Burke 7 (Anthony, Senior Lecturer in Politics and International Relations at UNSW, Sydney, “Ontologies of War: Violence, Existence and Reason”, Theory and Event, 10.2, Muse)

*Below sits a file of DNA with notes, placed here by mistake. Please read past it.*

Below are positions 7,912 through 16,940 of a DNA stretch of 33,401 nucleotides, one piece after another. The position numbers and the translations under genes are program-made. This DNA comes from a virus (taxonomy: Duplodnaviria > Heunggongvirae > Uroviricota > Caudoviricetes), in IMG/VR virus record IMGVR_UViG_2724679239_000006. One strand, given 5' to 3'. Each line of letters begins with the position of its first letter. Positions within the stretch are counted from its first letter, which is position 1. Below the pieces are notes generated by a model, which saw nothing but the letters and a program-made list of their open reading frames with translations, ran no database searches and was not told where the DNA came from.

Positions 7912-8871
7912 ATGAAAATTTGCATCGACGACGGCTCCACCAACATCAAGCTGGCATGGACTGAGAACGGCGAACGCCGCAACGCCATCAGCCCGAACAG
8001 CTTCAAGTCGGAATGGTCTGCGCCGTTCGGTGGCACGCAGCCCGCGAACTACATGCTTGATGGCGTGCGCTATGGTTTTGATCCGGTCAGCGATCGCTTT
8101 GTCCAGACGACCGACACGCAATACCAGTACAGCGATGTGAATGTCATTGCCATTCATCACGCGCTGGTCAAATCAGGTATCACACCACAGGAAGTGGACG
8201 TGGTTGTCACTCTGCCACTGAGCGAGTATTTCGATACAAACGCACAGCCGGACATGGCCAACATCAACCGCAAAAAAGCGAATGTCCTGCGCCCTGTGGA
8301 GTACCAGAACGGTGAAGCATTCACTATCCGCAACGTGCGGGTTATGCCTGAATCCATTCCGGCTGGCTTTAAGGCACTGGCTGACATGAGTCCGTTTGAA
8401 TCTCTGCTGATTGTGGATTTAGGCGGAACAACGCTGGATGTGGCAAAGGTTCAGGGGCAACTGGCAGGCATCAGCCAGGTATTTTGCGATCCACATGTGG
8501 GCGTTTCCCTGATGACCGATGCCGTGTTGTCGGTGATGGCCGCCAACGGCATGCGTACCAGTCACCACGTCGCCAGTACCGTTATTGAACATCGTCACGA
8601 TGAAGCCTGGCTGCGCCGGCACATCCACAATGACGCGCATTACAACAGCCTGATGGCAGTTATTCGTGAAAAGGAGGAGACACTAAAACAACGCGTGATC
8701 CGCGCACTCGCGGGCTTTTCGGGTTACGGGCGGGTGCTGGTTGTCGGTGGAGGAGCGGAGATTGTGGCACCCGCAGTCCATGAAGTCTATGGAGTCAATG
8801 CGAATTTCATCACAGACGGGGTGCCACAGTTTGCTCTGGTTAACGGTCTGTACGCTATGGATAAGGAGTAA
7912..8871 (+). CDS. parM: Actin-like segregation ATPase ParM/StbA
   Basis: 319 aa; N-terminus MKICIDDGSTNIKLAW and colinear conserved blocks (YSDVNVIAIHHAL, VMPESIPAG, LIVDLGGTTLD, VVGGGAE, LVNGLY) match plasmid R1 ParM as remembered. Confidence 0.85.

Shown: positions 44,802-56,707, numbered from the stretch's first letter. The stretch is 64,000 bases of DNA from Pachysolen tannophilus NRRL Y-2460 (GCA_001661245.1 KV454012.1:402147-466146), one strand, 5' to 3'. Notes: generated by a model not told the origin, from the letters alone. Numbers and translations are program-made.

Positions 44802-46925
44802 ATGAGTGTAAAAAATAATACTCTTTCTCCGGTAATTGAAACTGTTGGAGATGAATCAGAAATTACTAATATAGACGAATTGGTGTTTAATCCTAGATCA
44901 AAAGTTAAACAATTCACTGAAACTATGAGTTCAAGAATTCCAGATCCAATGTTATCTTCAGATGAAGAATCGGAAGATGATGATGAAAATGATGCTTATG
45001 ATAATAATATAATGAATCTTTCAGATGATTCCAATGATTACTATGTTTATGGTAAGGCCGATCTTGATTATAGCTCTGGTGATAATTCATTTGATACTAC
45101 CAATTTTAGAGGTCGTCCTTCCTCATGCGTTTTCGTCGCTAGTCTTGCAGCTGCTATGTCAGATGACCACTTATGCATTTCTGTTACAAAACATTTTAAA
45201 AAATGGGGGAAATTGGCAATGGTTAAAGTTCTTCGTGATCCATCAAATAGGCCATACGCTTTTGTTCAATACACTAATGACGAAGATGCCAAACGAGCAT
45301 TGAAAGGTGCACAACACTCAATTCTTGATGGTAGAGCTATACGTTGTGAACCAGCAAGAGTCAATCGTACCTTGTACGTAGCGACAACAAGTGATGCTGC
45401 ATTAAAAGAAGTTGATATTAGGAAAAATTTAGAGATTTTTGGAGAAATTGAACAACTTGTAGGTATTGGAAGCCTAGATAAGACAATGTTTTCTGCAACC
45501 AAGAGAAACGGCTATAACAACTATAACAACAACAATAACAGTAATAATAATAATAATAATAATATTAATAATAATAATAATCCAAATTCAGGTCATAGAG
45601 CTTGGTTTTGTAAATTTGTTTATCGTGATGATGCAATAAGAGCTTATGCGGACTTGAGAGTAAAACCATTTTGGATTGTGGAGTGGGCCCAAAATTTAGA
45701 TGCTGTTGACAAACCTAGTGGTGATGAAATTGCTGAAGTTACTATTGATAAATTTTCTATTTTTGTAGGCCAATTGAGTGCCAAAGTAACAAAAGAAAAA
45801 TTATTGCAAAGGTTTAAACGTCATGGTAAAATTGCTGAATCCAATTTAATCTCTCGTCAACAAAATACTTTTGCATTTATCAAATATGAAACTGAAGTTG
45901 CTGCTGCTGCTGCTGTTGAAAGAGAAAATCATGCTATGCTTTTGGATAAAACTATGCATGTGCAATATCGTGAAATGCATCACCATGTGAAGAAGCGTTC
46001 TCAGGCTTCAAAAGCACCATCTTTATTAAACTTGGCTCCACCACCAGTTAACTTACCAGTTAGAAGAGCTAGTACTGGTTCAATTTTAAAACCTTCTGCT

My argument here, whilst normatively sympathetic to Kant's moral demand for the eventual abolition of war, militates against excessive optimism.86 Even as I am arguing that war is not an enduring historical or anthropological feature, or a neutral and rational instrument of policy -- that it is rather the product of hegemonic forms of knowledge about political action and community -- my analysis does suggest some sobering conclusions about its power as an idea and formation. Neither the progressive flow of history nor the pacific tendencies of an international society of republican states will save us. The violent ontologies I have described here in fact dominate the conceptual and policy frameworks of modern republican states and have come, against everything Kant hoped for, to stand in for progress, modernity and reason. Indeed what Heidegger argues, I think with some credibility, is that the enframing world view has come to stand in for being itself. Enframing, argues Heidegger, 'does not simply endanger man in his relationship to himself and to everything that is...it drives out every other possibility of revealing...the rule of Enframing threatens man with the possibility that it could be denied to him to enter into a more original revealing and hence to experience the call of a more primal truth.'87 What I take from Heidegger's argument -- one that I have sought to extend by analysing the militaristic power of modern ontologies of political existence and security -- is a view that the challenge is posed not merely by a few varieties of weapon, government, technology or policy, but by an overarching system of thinking and understanding that lays claim to our entire space of truth and existence. Many of the most destructive features of contemporary modernity -- militarism, repression, coercive diplomacy, covert intervention, geopolitics, economic exploitation and ecological destruction -- derive not merely from particular choices by policymakers based on their particular interests, but from calculative, 'empirical' discourses of scientific and political truth rooted in powerful enlightenment images of being. Confined within such an epistemological and cultural universe, pol icymakers' choices become necessities, their actions become inevitabilities, and humans suffer and die. Viewed in this light, 'rationality' is the name we give the chain of reasoning which builds one structure of truth on another until a course of action, however violent or dangerous, becomes preordained through that reasoning's very operation and existence. It creates both discursive constraints -- available choices may simply not be seen as credible or legitimate -- and material constraints that derive from the mutually reinforcing cascade of discourses and events which then preordain militarism and violence as necessary policy responses, however ineffective, dysfunctional or chaotic. The force of my own and Heidegger's analysis does, admittedly, tend towards a deterministic fatalism. On my part this is quite deliberate; it is important to allow this possible conclusion to weigh on us. Large sections of modern societies -- especially parts of the media, political leaderships and national security institutions -- are utterly trapped within the Clausewitzian paradigm, within the instrumental utilitarianism of 'enframing' and the stark ontology of the friend and enemy. They are certainly tremendously aggressive and energetic in continually stating and reinstating its force. But is there a way out? Is there no possibility of agency and choice? Is this not the key normative problem I raised at the outset, of how the modern ontologies of war efface agency, causality and responsibility from decision making; the responsibility that comes with having choices and making decisions, with exercising power? (In this I am much closer to Connolly than Foucault, in Connolly's insistence that, even in the face of the anonymous power of discourse to produce and limit subjects, selves remain capable of agency and thus incur responsibilities.88) There seems no point in following Heidegger in seeking a more 'primal truth' of being -- that is to reinstate ontology and obscure its worldly manifestations and consequences from critique. However we can, while refusing Heidegger's unworldly89 nostalgia, appreciate that he was searching for a way out of the modern system of calculation; that he was searching for a 'questioning', 'free relationship' to technology that would not be immediately recaptured by the strategic, calculating vision of enframing. Yet his path out is somewhat chimerical -- his faith in 'art' and the older Greek attitudes of 'responsibility and indebtedness' offer us valuable clues to the kind of sensibility needed, but little more. When we consider the problem of policy, the force of this analysis suggests that choice and agency can be all too often limited; they can remain confined (sometimes quite wilfully) within the overarching strategic and security paradigms. Or, more hopefully, policy choices could aim to bring into being a more enduringly inclusive, cosmopolitan and peaceful logic of the political. But this cannot be done without seizing alternatives from outside the space of enframing and utilitarian strategic thought, by being aware of its presence and weight and activating a very different concept of existence, security and action.90 This would seem to hinge upon 'questioning' as such -- on the questions we put to the real and our efforts to create and act into it. Do security and strategic policies seek to exploit and direct humans as material, as energy, or do they seek to protect and enlarge human dignity and autonomy? Do they seek to impose by force an unjust status quo (as in Palestine), or to remove one injustice only to replace it with others (the U.S. in Iraq or Afghanistan), or do so at an unacceptable human, economic, and environmental price? Do we see our actions within an instrumental, amoral framework (of 'interests') and a linear chain of causes and effects (the idea of force), or do we see them as folding into a complex interplay of languages, norms, events and consequences which are less predictable and controllable?91 And most fundamentally: Are we seeking to coerce or persuade? Are less violent and more sustainable choices available? Will our actions perpetuate or help to end the global rule of insecurity and violence? Will our thought?